Of course, tornado outbreaks have occurred before. In 1974 and 1965, collections of tornados killed hundreds of people. But according to NOAA’s Storm Prediction Center, it is unprecedented to have two such massive tornado outbreaks occur so close together. Loading the dice. At least 11 of these tornadoes were killer tornadoes; deaths occurred in six states. (Wikipedia maintains an excellent and growing compilation of historical tornado outbreaks for those interested, and raw data can be obtained from NOAA.) Only two other tornado outbreaks have had as many as 150 twisters — the May 2004 outbreak (385), and the May 2003 outbreak (401).

And it is not just the devastating tornadoes: parts of the Mississippi River are about to experience record flooding. As spring rain joins with winter snowmelt, a massive pulse of floodwater is moving south. As it joins with the record water levels coming out of the Ohio River it is expected to create the highest flood heights ever recorded on the Mississippi, according to the latest forecasts from the National Weather Service.

Yet while we call this a “1-in-a-100 year” flood event, that term is losing its meaning. The August 1993 flood event was a “1-in-a-500 year” event. Yet in June 2008 there was another such event. Now, three years later, we see another massive flood on the Mississippi, and record floods elsewhere. Loading the dice. As FEMA’s director, Craig Fugate, noted in December, “The term ‘100-year event’ really lost its meaning this year.” And that was last year.

The science community knows that we’re affecting the climate; in turn, that will affect the weather; and that, in turn, will affect humans: with death, injury, and destruction. There is a cost to tackling climate change, but there is a real, growing, and far larger cost of continuing to deny it.


2.  Lou Grinzo has an edgier reaction to Peter Gelick at his blog, also on April 28. Grinzo is Writer and editor of the blog, The Cost of Energy, 2004-present. He was a software programmer, designer, tester, IBM, 1980-1989; is a programmer, writer, editor, and consultant, 1989-present. In addition, he is author of Zen of Windows 95 Programming, Columnist and Contributing Editor, Windows Magazine, Columnist, features author, and Reviews Editor, Linux Magazine and Editor,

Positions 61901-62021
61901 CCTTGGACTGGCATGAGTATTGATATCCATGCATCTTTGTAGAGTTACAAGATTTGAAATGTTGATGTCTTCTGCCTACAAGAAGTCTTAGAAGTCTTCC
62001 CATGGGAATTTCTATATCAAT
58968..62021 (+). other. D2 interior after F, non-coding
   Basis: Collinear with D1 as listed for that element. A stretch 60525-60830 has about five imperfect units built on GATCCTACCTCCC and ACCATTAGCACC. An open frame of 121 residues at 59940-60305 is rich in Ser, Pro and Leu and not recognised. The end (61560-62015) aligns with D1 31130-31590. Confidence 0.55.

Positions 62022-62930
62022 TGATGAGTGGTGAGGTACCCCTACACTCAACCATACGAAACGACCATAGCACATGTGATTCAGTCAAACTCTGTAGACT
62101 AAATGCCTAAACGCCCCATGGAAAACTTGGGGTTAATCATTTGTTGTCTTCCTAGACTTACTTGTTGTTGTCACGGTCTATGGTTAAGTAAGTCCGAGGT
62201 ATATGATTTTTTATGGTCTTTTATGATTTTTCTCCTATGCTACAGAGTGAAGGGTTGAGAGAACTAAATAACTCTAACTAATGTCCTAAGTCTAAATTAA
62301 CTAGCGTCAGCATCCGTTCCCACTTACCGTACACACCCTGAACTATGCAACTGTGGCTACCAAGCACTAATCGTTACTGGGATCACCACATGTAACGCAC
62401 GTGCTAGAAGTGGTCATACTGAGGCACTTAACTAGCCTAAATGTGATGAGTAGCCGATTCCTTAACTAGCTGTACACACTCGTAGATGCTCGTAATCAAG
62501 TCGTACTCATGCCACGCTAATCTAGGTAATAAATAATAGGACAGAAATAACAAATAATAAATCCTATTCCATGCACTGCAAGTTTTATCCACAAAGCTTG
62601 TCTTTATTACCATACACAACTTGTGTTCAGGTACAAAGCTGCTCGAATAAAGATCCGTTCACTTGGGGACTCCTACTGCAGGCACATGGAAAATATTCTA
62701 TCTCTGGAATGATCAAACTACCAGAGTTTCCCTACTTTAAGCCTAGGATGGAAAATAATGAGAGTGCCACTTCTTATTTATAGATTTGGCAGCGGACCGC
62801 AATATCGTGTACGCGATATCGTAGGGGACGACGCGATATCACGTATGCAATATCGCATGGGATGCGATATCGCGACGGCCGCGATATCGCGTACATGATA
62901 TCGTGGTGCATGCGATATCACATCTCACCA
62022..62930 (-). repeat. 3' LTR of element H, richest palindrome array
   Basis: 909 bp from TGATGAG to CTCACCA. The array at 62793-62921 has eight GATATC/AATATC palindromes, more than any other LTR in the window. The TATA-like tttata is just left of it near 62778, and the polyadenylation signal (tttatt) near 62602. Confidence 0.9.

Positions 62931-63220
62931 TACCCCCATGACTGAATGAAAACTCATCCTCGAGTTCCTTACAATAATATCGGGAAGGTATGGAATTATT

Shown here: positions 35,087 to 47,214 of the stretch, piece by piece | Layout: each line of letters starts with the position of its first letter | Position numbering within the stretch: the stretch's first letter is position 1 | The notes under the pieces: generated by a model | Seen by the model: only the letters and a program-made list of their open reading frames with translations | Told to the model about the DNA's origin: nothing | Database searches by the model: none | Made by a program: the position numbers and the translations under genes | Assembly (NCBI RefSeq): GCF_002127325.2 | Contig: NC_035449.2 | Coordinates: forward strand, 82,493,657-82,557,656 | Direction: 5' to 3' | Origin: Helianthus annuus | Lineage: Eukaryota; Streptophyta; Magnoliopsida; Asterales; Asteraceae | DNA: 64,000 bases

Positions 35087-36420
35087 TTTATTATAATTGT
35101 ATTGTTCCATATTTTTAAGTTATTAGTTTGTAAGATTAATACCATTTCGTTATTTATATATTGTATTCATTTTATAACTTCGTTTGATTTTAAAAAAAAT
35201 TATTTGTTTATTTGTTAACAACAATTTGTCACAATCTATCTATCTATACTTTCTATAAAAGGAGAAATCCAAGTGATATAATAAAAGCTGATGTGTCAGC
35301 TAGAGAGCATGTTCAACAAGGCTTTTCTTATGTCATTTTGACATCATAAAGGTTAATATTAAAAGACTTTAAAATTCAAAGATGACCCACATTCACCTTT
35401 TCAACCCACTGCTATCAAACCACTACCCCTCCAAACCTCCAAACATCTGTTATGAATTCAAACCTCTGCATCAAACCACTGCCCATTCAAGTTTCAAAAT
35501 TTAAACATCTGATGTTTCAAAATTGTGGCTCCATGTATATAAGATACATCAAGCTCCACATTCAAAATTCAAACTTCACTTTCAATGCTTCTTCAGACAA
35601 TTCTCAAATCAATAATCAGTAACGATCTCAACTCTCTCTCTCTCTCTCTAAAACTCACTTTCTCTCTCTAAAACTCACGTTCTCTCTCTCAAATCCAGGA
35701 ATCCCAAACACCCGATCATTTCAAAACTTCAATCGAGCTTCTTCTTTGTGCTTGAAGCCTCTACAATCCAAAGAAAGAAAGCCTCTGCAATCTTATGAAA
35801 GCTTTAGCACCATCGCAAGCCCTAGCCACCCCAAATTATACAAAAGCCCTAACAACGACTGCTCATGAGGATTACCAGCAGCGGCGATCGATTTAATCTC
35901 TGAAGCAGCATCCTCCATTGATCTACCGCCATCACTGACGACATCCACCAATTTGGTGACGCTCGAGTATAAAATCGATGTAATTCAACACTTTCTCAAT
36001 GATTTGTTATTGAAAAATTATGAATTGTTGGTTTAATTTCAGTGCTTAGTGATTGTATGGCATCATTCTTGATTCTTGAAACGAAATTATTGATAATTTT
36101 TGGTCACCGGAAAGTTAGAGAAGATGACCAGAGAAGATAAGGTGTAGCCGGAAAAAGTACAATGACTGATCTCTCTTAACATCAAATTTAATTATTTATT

I don’t agree entirely with Grinzo, as I think much proposed climate policy has been counterproductive, inefficient and/or unprincipled. But I can sympathize with where he’s coming from, even as I think that his anger is more productive channelled into different approaches – such as at freeing energy markets specifically or reining in corporate statism arising from the grant of limited liaibility more generally.

Peter, whom I know somewhat from an e-mail group we both belong to, is far too decent a person to put the ragged and rusty edge on this issue that it deserves. Not being so burdened by politeness, I’ll do it.

Did you enjoy what happened yesterday in the US South, when blissful reality was shredded by the brute force physics of our atmosphere and hundreds of people died horrible deaths, many hundreds more were injured, and millions were terrified because they just happened to live too close this climatic ground zero? Did you like watching houses and businesses and possessions being ground into so many tons of rubble? Did you?

No, of course you didn’t enjoy it, because it was a sickening nightmare from which none of us could awake. What reasonable human being could have liked it? That unremarkable observation leads inexorably and directly to one question: If you’re not fighting as hard as you can to keep such situations — and hurricanes and crushing heat waves and floods and droughts and inundated coasts thanks to sea level rise — from happening much more often and with much more devastating effects in the coming decades, then you’re failing miserably as a responsible adult and member of society. You’re nothing more than the equivalent of an underage drunk driver who endangers everyone around him because he’s too selfish to stop doing what he wants in order to serve his own best interests as well as those of others around him.

You’re telling the world that rather than do your part you want to keep flying to vacation spots, keep driving your much larger than needed/less fuel efficient vehicle, keep running your home electronics for many hours a week when no one is even using them, keep refusing to change your bloody light bulbs because you claim you “don’t like the light from those new ones”, etc. The timing is different, the individual acts are different, but the lack of maturity, the toxic mix of ignorance and arrogance, and the utter insanity of such destructive behavior are the same.

So make sure the next time there’s a heat wave in Russia that kills tens of thousands of people, or a devastating flood in Pakistan, or tornadoes or hurricanes ripping up parts of the US or some other unlucky spot, or another country violently slips closer to or into being a failed state and suddenly becomes newsworthy, that you switch your immense screen TV from the latest reality show or NASCAR event for a few moments to watch the highlights on the news. It’s the least you could do.

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Tornadoes, fires and floods, oh my! Time to stop hiding our heads in the sand. Who benefits from our loading of the climate dice?

May 6th, 2011 No comments

[My apologies for weird formatting, I find it very difficult to deal with html embedded in text that I cut and paste!]